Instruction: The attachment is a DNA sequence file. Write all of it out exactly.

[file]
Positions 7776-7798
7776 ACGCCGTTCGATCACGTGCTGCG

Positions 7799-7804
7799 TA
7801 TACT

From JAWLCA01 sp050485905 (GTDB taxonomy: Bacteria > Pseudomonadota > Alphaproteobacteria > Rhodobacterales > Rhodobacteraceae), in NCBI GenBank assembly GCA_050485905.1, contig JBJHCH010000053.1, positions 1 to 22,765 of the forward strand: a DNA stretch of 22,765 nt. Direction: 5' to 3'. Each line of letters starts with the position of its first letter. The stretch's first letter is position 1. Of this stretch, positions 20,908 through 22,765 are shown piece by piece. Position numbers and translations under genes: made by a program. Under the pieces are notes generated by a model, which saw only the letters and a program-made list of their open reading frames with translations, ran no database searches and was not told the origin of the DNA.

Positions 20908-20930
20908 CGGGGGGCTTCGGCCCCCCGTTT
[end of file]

Positions 7776-7798
7776 ACGCCGTTCGATCACGTGCTGCG

Positions 7799-7804
7799 TA
7801 TACT

From JAWLCA01 sp050485905 (GTDB taxonomy: Bacteria > Pseudomonadota > Alphaproteobacteria > Rhodobacterales > Rhodobacteraceae), in NCBI GenBank assembly GCA_050485905.1, contig JBJHCH010000053.1, positions 1 to 22,765 of the forward strand: a DNA stretch of 22,765 nt. Direction: 5' to 3'. Each line of letters starts with the position of its first letter. The stretch's first letter is position 1. Of this stretch, positions 20,908 through 22,765 are shown piece by piece. Position numbers and translations under genes: made by a program. Under the pieces are notes generated by a model, which saw only the letters and a program-made list of their open reading frames with translations, ran no database searches and was not told the origin of the DNA.

Positions 20908-20930
20908 CGGGGGGCTTCGGCCCCCCGTTT